In 2014, the Sports Authority of India diagnosed Dutee Chand as hyperandrogenic and disqualified her from the competition. Chand challenged that disqualification in the Court of Arbitration for Sport, where it was ruled the IAAF had “insufficient evidence” to enforce its policy. In an interview, Chand said, “These four years have been extremely tough for me. The negativity, fear of my career ending prematurely, insensitive comments about my body, I have faced them all. I am extremely relieved that I can run fearlessly again, knowing that now my battle exists only on the track and not off it”.
The decision gave the organisation two years to find evidence that associated athletic advantage in performance with naturally high testosterone levels. If not, the policy would be nullified. Researchers affiliated with the IAAF published a study that claimed women with high testosterone performed as much as 3% better than those with lower testosterone in certain events. Unperturbed by the study’s exposed methodological flaws, World Athletics (formerly known as IAAF) went ahead with its regulations. The Court of Arbitration for Sport’s panel agreed that the regulations are “discriminatory” but “necessary” to preserve “the integrity of female athletics.” The regulations are all the more discriminatory as they “do not impose any equivalent restrictions on male athletes.”
The public reaction to this decision was mostly negative. The new regulations will require Semenya to undergo medical treatment to lower her natural testosterone levels on which World Medical Association’s former President Dr Leonid Eidelman and WMA Chair Dr Frank Ulrich Montgomery said, “A medical treatment (with a few legal exceptions, which do not apply here) is only justified when there is a medical need. The mere existence of an intersex condition, without the person indicating suffering and expressing the desire for adequate treatment, does not constitute a medical indication”. Furthermore, it normalises the regulation of women’s hormone production and diminishes the possible side effects, such as nausea, depressions and weight gain. As an OHCHR report maintains that the “implementation of female eligibility regulations denies athletes with variations in sex characteristics an equal right to participate in sports and violates the right to non-discrimination more broadly”.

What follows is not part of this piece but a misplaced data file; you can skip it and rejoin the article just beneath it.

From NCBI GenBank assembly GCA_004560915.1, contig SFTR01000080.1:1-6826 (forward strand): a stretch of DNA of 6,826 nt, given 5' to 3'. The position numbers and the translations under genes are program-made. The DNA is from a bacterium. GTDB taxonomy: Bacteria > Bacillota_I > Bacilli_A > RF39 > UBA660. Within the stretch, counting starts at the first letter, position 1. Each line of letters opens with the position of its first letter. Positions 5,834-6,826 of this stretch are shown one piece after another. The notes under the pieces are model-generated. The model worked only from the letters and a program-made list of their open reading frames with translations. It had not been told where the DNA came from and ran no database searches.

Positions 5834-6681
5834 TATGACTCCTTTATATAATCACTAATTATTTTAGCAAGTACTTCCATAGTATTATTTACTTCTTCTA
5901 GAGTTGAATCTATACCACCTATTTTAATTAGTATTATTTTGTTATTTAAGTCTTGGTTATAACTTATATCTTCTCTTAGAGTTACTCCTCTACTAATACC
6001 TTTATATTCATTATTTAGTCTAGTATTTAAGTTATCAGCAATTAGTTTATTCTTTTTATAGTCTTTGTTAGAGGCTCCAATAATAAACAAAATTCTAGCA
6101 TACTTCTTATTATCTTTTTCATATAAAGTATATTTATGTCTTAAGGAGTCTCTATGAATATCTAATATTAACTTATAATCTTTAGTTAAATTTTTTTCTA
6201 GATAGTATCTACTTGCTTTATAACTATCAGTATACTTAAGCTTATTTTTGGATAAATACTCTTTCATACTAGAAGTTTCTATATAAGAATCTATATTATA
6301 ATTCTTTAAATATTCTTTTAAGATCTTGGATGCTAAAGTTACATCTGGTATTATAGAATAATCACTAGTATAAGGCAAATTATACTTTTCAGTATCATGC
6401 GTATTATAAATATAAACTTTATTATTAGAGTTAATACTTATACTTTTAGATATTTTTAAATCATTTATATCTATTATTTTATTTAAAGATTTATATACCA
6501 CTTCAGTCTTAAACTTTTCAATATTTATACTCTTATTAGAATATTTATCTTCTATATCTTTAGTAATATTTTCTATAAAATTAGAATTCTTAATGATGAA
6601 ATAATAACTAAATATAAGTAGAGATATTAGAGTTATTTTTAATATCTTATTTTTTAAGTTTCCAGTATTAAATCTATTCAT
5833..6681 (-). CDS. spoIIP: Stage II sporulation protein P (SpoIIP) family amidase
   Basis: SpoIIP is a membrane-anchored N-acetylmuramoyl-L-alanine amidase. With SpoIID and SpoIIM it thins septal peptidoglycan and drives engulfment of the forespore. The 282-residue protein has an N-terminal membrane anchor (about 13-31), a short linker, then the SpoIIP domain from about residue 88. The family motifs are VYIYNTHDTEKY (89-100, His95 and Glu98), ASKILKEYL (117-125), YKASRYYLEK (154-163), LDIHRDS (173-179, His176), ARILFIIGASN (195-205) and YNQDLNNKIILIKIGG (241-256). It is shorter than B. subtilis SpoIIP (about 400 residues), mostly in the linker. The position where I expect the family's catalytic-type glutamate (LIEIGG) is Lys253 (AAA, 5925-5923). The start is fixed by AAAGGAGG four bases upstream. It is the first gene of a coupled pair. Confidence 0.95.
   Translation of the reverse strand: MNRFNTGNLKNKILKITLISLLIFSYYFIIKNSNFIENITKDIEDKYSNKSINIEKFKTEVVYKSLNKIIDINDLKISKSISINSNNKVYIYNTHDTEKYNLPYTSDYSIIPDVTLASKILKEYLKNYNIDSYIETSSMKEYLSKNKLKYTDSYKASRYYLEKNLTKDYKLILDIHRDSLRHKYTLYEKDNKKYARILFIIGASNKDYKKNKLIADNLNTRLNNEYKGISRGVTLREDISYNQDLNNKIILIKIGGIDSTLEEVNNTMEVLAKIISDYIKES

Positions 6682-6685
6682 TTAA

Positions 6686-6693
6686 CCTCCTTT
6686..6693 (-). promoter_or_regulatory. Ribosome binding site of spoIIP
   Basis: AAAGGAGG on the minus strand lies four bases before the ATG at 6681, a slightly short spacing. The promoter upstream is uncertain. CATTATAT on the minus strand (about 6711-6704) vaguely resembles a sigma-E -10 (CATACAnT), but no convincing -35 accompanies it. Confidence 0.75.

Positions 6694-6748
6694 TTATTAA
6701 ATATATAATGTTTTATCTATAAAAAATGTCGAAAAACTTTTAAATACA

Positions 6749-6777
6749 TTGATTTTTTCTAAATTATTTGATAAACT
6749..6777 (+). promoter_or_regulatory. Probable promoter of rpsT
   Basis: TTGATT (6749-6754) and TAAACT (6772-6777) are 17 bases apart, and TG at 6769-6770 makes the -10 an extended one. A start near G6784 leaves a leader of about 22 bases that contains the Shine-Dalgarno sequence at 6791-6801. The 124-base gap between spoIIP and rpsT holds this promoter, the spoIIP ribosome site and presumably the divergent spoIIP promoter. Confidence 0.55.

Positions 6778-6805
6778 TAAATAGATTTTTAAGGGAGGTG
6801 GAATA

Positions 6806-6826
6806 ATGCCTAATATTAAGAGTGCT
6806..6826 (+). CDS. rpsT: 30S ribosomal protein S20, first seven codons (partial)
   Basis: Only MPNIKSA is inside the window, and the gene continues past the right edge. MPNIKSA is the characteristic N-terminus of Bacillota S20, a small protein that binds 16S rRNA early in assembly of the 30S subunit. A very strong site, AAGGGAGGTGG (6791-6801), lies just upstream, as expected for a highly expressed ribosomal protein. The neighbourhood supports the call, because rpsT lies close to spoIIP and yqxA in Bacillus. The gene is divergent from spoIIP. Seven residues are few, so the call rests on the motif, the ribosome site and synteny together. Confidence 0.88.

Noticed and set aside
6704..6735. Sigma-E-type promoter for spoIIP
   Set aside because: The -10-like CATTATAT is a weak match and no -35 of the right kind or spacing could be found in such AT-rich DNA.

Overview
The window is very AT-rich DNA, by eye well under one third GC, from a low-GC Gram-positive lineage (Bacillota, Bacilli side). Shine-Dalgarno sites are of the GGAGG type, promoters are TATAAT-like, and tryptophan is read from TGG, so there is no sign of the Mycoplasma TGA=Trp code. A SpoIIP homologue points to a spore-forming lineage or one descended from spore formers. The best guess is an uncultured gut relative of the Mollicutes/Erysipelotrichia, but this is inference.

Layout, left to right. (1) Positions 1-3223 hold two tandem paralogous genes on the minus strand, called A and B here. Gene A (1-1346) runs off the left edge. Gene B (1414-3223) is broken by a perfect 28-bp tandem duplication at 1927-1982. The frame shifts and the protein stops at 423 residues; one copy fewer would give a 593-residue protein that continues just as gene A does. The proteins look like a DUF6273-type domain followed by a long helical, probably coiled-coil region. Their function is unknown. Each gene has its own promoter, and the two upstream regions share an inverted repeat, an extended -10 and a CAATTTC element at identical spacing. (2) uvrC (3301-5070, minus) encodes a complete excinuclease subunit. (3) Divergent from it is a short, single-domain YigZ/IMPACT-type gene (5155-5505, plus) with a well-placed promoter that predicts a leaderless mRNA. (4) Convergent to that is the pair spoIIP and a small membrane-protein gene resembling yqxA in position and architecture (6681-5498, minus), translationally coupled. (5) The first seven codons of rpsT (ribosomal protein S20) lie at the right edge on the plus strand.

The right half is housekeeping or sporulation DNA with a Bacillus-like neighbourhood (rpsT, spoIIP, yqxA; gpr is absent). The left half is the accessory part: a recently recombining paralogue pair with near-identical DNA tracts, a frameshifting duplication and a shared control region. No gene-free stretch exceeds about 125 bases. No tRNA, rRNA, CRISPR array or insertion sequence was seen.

Even if there is an athletic advantage of 3%, how is it different from other genetic and socio-economic benefits in sports like those who have better access to quality training and nutrition, taller than average basketball players and swimmers with size 14 feet? Why are female athletes made to undergo special scrutiny, especially those with certain intersex variations or those with Differences in Sex Development (DSD)?
Running against Differences
From Ewa Klobukowska to Caster Semenya, we have surely run a long distance, but we have a long way to go. Biological ‘advantages’ and differences in sports are complex to define. One may qualify as a female athlete according to one criterion but fail when other characteristics are taken into account.
Irrespective of their differences, what we can agree on is the devotion elite athletes have toward their sport, dedicating their whole lives to perfecting their game by confining to these rules set by different organisations, sometimes arbitrary, which make the game all the more thrilling to watch but it is these rules that need the strictest scrutiny in a fair game, not athletes’ bodies.
By Shreya Shukla firstname.lastname@example.org